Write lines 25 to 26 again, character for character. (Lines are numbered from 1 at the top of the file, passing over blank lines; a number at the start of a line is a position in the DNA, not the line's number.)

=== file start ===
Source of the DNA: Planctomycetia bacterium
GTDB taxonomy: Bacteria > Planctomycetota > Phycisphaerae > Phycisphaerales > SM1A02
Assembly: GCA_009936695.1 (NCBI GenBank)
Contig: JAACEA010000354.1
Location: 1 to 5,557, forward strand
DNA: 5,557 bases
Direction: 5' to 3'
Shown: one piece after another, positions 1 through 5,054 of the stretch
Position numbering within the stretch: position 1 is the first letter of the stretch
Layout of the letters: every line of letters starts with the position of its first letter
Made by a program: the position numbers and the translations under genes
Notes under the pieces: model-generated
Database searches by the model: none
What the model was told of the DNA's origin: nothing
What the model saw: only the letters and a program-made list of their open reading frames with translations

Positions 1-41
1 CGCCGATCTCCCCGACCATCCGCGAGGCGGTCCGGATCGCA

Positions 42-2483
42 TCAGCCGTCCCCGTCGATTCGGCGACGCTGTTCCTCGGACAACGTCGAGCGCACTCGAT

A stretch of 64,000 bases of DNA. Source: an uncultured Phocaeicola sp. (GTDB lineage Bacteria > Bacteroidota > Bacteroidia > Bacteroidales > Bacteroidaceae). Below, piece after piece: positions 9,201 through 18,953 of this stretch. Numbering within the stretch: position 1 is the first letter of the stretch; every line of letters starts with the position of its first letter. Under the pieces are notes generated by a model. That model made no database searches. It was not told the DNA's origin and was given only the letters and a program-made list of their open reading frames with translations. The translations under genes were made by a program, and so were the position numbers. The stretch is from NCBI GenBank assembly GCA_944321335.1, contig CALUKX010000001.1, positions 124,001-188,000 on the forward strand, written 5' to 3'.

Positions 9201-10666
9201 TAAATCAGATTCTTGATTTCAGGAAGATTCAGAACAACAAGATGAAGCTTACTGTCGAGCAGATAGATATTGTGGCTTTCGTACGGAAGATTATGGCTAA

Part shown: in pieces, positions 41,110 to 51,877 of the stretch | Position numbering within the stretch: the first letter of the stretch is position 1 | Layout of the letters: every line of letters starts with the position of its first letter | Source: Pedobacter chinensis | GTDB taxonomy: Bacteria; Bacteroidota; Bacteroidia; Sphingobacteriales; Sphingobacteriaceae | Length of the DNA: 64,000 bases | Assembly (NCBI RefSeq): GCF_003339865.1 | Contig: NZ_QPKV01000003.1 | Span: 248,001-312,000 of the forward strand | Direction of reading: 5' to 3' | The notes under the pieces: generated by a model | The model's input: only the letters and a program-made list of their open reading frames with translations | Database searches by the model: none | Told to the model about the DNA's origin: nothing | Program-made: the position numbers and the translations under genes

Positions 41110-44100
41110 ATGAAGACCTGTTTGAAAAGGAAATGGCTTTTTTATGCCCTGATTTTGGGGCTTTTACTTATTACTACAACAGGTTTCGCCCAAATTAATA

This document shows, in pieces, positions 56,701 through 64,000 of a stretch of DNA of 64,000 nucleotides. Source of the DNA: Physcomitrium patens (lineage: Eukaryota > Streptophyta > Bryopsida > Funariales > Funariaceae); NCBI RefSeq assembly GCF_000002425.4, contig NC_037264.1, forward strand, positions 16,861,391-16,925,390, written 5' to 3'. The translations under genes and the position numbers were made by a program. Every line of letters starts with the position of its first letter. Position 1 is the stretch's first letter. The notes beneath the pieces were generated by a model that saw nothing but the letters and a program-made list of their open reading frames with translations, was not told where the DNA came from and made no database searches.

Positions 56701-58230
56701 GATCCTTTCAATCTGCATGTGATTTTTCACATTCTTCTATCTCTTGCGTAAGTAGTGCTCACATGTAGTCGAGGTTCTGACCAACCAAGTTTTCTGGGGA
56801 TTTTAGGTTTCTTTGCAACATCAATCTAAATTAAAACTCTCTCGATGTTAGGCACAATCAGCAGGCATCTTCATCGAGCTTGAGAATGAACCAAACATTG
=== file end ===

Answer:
41110 ATGAAGACCTGTTTGAAAAGGAAATGGCTTTTTTATGCCCTGATTTTGGGGCTTTTACTTATTACTACAACAGGTTTCGCCCAAATTAATA

This document shows, in pieces, positions 56,701 through 64,000 of a stretch of DNA of 64,000 nucleotides. Source of the DNA: Physcomitrium patens (lineage: Eukaryota > Streptophyta > Bryopsida > Funariales > Funariaceae); NCBI RefSeq assembly GCF_000002425.4, contig NC_037264.1, forward strand, positions 16,861,391-16,925,390, written 5' to 3'. The translations under genes and the position numbers were made by a program. Every line of letters starts with the position of its first letter. Position 1 is the stretch's first letter. The notes beneath the pieces were generated by a model that saw nothing but the letters and a program-made list of their open reading frames with translations, was not told where the DNA came from and made no database searches.